As you now know, our parent company Bertelsmann today signed an agreement with Pearson to combine Penguin and Random House’s respective trade-book publishing activities. In this new partnership with Penguin, we will be retaining the distinct identities of both companies’ imprints. You and your clients will benefit from an extraordinary breadth of publishing choices, and editorial talents and experience. Our Random House imprint leadership remains endowed with tremendous autonomy and financial resources to decide which books to publish, and how to publish them. We expect this to continue in our new business.
With our backlist always a priority, Random House expects the new company to offer an even deeper catalogue, alongside our newly published titles. Our investments in enhancing the supply chain and our marketing support for physical retail will be unwavering, as we continue to transition in the digital space—to seek the most diversified retail marketplace for our titles. And we will be even better positioned to support our authors’ intellectual property and copyrights.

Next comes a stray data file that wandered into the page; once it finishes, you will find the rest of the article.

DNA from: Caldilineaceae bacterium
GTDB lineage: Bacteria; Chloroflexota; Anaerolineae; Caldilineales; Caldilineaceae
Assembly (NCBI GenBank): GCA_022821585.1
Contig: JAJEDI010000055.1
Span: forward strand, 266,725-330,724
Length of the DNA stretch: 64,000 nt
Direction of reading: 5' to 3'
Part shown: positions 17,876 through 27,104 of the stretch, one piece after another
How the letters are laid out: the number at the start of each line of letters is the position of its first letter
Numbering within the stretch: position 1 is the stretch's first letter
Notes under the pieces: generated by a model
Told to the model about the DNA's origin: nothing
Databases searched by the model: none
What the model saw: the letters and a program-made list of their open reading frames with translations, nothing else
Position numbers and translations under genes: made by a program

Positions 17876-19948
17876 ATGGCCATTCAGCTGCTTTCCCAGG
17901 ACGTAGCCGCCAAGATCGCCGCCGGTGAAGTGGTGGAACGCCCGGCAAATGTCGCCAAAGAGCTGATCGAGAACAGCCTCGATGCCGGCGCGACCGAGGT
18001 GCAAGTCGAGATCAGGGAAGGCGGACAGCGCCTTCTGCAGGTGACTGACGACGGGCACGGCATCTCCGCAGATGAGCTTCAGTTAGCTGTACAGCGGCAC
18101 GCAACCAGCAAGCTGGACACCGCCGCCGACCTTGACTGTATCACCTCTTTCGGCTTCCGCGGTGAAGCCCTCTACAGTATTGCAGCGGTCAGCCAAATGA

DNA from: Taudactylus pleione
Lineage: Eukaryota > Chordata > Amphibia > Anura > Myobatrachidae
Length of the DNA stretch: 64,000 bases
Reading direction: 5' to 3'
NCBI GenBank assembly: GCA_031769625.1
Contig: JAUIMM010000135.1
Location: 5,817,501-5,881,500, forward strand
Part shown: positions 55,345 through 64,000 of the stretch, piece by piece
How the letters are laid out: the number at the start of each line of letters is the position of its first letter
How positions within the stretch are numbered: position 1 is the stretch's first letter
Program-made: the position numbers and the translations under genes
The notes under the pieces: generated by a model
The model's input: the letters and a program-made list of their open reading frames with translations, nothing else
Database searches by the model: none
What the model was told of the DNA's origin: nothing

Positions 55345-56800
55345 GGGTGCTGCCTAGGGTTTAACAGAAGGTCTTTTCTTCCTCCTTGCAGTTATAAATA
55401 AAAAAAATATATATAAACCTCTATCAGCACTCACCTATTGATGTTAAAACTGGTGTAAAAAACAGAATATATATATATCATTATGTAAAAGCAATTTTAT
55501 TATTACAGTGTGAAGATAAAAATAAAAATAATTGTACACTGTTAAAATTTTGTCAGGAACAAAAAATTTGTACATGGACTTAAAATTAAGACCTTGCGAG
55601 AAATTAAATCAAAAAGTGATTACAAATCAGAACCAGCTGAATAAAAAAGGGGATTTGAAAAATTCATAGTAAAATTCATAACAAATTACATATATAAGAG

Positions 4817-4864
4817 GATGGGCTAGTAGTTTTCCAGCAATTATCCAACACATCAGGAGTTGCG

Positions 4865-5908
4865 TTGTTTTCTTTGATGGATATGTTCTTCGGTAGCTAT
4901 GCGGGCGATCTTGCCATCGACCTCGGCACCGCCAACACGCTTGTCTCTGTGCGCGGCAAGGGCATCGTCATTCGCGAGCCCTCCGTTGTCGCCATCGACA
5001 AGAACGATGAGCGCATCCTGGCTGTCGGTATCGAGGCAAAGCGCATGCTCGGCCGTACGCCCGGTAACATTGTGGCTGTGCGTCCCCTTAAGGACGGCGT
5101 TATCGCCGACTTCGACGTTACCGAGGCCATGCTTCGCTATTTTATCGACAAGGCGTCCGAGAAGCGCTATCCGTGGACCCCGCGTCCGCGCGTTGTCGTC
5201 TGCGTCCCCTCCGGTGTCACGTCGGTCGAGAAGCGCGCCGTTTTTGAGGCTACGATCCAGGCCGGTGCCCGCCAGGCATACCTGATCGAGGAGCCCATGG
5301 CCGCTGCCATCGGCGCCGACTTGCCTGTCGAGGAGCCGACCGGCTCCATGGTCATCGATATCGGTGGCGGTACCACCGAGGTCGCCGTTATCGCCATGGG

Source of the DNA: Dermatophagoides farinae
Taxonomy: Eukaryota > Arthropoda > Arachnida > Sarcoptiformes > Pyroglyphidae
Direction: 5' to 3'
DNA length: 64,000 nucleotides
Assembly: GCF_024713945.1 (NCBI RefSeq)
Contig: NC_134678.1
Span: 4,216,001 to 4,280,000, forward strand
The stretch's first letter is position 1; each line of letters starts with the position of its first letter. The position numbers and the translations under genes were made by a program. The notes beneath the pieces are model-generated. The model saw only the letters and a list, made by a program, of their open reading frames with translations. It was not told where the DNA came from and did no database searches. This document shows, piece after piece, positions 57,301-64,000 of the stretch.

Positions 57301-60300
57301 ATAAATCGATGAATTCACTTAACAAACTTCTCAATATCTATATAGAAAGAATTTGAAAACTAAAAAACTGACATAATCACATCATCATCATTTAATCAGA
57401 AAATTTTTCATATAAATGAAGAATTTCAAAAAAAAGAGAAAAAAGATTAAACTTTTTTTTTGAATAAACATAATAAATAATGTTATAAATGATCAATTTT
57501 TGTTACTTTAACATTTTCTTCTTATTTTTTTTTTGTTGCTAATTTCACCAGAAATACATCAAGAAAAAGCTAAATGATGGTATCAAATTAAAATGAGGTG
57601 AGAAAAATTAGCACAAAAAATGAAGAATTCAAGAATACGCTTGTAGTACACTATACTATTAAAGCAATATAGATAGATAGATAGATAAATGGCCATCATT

The business combination is all ahead for us. Now, it is business as usual. Random House and Penguin remain competitors, and my colleagues and I remain focused on getting the most out of our terrific fall lists, while also working on the plans for our winter and spring title campaigns. We thank you for your many and ongoing contributions to Random House’s success, which has been a primary motivation behind Bertelsmann’s determination to extend and expand its commitment to trade publishing. We look forward to continuing our valued relationship with you at Random House, and post-closing together with Penguin.
This is going to affect the entire publishing industry, no doubt, but it’s still a little soon for the traditional rending of garments, wailing, and such. Out of the 16 kt literary clients with publishing deals, 7 of them are published by an imprint of either Penguin or Random House. I’ll be keeping a sharp eye on the proceedings.